Surviving my first winter in Japan meant donning my warmest granny shirt— no matter how hideous.

After sweltering through a sticky, humid summer during my first year in Japan, I was looking forward to cooler weather. But I found myself regretting that wish one blustery November evening. That day was particularly cold and bone-chilling, with a viciously biting wind. The click-clacking of my boots on the asphalt got progressively faster as I neared my tiny apartment, longing for warmer surroundings.

When I got inside, it took me a split second to register a cold, hard fact: My apartment was even colder than outside. No, this can’t be possible! I swiftly turned on my heater and dived under my kotatsu (electric heated table). Still fully bundled in my coat and gloves, shivering, I sat there trying to get the feeling back in my fingers and ears. Unfortunately, I quickly had to pee.

I dreaded leaving my cosy cave, but I had to go. So I sprinted to the bathroom, sat down — and immediately bolted upright, my buttocks in shock. Oh, so that’s why there was a cord hanging from my toilet seat. I plugged that in, too. You will never know the comfort of a warm commode until you have experienced one that is 3 degrees Celsius.

My hot water bottle became my best friend that winter. My boyfriend also brought me a futon heater, which is like a giant hair dryer that blows lovely warm air between your comforter and sheets — no more feeling like you’re slipping between two sheets of ice! It is heaven. (Boyfriends are also helpful heaters, though not as reliable.)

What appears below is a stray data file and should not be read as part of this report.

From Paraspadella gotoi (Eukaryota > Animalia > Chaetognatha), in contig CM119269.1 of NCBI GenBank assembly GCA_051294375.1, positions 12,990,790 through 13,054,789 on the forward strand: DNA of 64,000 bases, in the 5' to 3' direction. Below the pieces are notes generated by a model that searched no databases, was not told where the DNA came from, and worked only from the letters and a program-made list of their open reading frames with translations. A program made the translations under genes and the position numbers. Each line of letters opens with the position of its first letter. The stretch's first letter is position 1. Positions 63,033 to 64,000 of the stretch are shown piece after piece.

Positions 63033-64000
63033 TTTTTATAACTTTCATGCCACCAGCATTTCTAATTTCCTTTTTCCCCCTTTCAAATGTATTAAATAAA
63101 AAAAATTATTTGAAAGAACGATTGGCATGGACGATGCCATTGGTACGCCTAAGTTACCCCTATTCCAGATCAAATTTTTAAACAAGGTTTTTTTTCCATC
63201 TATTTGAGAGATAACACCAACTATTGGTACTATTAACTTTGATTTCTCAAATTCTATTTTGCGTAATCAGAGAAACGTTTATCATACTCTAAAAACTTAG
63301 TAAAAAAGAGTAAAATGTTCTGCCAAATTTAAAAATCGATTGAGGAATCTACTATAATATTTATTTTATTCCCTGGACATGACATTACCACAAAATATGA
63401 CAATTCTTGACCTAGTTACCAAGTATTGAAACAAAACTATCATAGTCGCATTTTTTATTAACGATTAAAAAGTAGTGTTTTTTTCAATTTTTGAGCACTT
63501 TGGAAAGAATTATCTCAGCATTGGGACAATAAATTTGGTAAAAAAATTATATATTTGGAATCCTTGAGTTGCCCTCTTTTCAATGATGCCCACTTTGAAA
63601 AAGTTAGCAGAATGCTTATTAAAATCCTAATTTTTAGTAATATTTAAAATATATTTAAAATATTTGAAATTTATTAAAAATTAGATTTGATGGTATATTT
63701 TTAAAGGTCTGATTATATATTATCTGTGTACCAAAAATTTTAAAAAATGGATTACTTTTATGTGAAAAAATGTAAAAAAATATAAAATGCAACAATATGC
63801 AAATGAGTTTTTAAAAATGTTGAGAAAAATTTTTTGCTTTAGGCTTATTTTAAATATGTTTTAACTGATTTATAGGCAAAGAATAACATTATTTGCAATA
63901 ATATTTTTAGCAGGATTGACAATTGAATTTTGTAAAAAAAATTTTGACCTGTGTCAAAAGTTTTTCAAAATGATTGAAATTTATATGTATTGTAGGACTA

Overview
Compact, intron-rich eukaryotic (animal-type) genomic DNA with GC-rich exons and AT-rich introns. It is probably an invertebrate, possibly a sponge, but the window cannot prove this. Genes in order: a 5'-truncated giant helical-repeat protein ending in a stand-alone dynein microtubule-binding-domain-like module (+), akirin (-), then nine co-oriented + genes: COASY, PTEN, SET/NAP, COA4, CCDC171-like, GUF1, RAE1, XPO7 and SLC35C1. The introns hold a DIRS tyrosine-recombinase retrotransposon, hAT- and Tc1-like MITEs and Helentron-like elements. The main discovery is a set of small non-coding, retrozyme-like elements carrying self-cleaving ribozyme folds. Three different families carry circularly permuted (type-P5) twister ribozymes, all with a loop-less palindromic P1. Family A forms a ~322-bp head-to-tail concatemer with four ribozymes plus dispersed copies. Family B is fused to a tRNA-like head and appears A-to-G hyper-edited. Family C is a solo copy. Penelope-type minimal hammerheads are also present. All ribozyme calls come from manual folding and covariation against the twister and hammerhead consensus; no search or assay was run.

Memoir_Bento Box Magazine

Anpan: Sweet Japanese buns. Usually filled with red bean paste.

Getting up in the morning was torture. My room would be like Elsa’s frozen castle. Get dressed, you say? Do I have to? I would either do it in front of my small electric heater, or I would dive back into bed and fumble around in the residual heat.

Oh, and forget about that flimsy polyester and acrylic clothing that we get away with wearing in Canada. A kind friend introduced me to the baba-shatsu, or “granny shirt”— a wool under- shirt, absolutely necessary for a Japanese winter. While teaching in freezing classrooms, heated by just one small kerosene stove, I had to dress warmly or I would be frozen like a bean-paste ice bar by the end of the lesson.

I quickly lost any “fashion before comfort” mentality. Since I walked or bikedeverywhere, I unashamedly wore my warmest baba-shatsu and was not afraid to slap sticky-backed hot pads all over my body to save me from frostbite. On the very coldest days, I wore a haramaki—like a sweater for your stomach, with a pocket for a heating pad. I felt like a seven-layer salad.

Without central heating, I learned to love the divine pleasure of other warming techniques, like hot baths, onsens (hot springs), delicious, steaming tea and bubbling one-pot cuisine. In Canada, we forget how lucky we are to have central heating — but just one winter in Japan was enough to make me truly appreciate that luxury.

Illustration by Chieko Watanabe